- Kevin Trahan

My initial impulse when Kevin and I came up with this topic was to assume, without really putting much thought into it, that none of Northwestern’s true freshmen would play in 2014. Rare is the instance when Coach Pat Fitzgerald has decided to start a first-year player, or even an underclassman, over a junior or senior. That’s why I was so quick to get behind the idea that, no matter how talented the players in this class are – and despite the fact other true freshmen have started under Fitzgerald in previous years – none of them would start this season.

Then I looked at the class and quickly realized my assumption was short sighted. This is, after all, a really talented class with four really talented, four-star players – to say nothing of the many three-stars that undoubtedly be major contributors at some point. There are three players who, in my mind, could start this season: Westphal, Dickerson and defensive tackle Fred Wyatt.

It would be surprising if two of Nick VanHoose, Matt Harris and Daniel Jones are not starting at cornerback in 2014, but if only one of them is, Westphal is the likeliest candidate to take the other spot. Dickerson was recruited to Northwestern as a defensive end, but included #TightEnd in the tweet revealing his commitment, which means he could end up playing superback for the Wildcats. If that’s the case, Dickerson could conceivably supplant Dan Vitale – whose numbers slipped slightly this season – as the starter.Wyatt might be the most unlikely of the three to start. But given the Wildcats lose one starter at defensive tackle (Will Hampton) and another rotation player at the position, C.J. Robbins, has a worrisome injury history – there’s a very small possibility that Wyatt, who should be fully recovered from an ACL tear by preseason camp, could earn a starting spot (redshirt freshman Eric Joraskie is a better candidate).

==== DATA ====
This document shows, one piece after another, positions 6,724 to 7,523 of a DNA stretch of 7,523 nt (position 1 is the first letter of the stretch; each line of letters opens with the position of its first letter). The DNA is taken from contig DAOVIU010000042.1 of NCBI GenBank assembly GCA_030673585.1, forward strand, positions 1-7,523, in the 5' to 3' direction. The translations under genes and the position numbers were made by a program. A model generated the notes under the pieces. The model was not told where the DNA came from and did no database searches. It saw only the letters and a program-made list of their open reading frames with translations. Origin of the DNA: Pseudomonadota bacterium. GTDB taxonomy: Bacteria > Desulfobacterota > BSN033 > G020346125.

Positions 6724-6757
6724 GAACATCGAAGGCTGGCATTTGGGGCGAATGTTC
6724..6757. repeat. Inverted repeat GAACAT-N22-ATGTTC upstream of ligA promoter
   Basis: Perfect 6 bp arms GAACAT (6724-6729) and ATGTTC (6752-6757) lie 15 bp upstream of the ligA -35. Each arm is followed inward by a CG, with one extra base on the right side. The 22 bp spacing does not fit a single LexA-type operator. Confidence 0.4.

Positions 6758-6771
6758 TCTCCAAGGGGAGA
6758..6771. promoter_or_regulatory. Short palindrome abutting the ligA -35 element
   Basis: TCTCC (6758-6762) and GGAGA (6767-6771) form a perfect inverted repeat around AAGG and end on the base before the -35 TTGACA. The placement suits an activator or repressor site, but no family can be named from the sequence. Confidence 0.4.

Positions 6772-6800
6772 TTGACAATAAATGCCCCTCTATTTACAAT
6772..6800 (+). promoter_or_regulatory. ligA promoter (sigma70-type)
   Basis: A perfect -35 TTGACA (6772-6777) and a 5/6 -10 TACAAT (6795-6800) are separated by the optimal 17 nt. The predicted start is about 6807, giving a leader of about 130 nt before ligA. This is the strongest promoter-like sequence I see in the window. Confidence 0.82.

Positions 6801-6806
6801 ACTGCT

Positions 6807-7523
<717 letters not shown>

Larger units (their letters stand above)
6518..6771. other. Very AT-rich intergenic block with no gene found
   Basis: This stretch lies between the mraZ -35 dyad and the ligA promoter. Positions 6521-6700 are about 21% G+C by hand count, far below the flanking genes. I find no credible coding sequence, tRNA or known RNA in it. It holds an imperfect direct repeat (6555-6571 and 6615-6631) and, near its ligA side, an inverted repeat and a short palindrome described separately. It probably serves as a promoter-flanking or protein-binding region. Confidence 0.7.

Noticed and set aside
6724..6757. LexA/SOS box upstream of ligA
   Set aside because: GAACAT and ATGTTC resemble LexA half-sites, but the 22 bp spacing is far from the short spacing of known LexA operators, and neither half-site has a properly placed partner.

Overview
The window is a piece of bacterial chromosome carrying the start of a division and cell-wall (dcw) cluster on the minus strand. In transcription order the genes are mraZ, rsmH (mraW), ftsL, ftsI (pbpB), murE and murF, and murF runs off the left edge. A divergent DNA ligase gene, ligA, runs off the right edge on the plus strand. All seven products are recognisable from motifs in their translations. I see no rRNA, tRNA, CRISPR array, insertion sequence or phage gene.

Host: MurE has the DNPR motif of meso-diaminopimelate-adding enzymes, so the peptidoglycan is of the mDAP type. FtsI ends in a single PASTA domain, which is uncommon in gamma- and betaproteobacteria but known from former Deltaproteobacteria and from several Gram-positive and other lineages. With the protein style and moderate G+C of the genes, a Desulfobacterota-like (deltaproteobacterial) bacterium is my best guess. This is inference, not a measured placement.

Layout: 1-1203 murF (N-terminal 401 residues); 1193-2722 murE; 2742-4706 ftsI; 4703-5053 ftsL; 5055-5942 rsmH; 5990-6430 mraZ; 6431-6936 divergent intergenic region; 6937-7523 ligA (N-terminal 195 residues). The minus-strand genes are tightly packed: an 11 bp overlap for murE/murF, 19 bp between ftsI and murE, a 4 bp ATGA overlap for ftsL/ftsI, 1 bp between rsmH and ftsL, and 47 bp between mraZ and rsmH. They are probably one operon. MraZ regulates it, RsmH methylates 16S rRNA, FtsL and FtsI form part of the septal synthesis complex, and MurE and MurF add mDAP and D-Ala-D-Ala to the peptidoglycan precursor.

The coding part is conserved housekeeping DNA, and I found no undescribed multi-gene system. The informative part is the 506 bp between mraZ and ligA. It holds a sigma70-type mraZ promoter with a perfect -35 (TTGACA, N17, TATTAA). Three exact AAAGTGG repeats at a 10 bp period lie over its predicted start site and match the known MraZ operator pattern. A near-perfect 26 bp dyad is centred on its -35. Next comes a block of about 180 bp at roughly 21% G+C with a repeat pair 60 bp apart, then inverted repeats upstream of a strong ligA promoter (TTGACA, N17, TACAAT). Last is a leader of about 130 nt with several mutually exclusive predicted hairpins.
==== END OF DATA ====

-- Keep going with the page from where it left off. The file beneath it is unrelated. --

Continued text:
It’d be unwise to write off the possibility of those players starting, unlikely as it may seem from this distance. Few would have expected at this time last year that Harris would become a starter last season, or that, months before the 2012 season, Vitale would. Maybe one of those three, or another player I didn’t mention, will earn a starting spot. But after thinking about it for a while, I came to the realization that I can’t make a strong enough case for any one player – not yet, at least. Which is why, with great trepidation, I’m going to say no, none of Northwestern’s true freshmen will start in 2014.

I will likely be proven wrong. One of these players is bound to earn a starting spot – whether because of injury or an established starter’s possible regression or some other cause. One of the most highly touted recruited classes in program history is bound to have one or more players prepared to step into a starting spot.

“Oh, one of the true freshmen will start. I don’t know who, but It’ll happen,” just doesn’t really seem like a good explanation. If that seems like an easy way out, it sort of is. But it’s also better than the alternative (the quote written above).

I look forward to revisiting this post in October.

- Chris Johnson

  • gocatsgo2003

    1) Joraskie has to put on a LOT of weight if he is going to be a regular member of the rotation at DT.
    2) Anderson has a much better chance to play next year than Jackson.
    3) Why would Westphal be any more likely to start than Watkins or McShepard, two physically-talented kids who have been in the program for a full year?

  • Burntorange

    I have learned that their is definitely a northern slant to the assessment of recruits (as well it should) but so you are aware with comparisons vs. competition, there has never been a RB in class 5A (Texas’ highest class) that has run for more than 2K yards in a regular season. That should tell you something when comparing rushing stats of backs across states. Outside of the education lean, not sure why Anderson is heading to a mid level BIG10 team to be a backup when he could do the same at higher ranked program surrounded by better talent and facilities.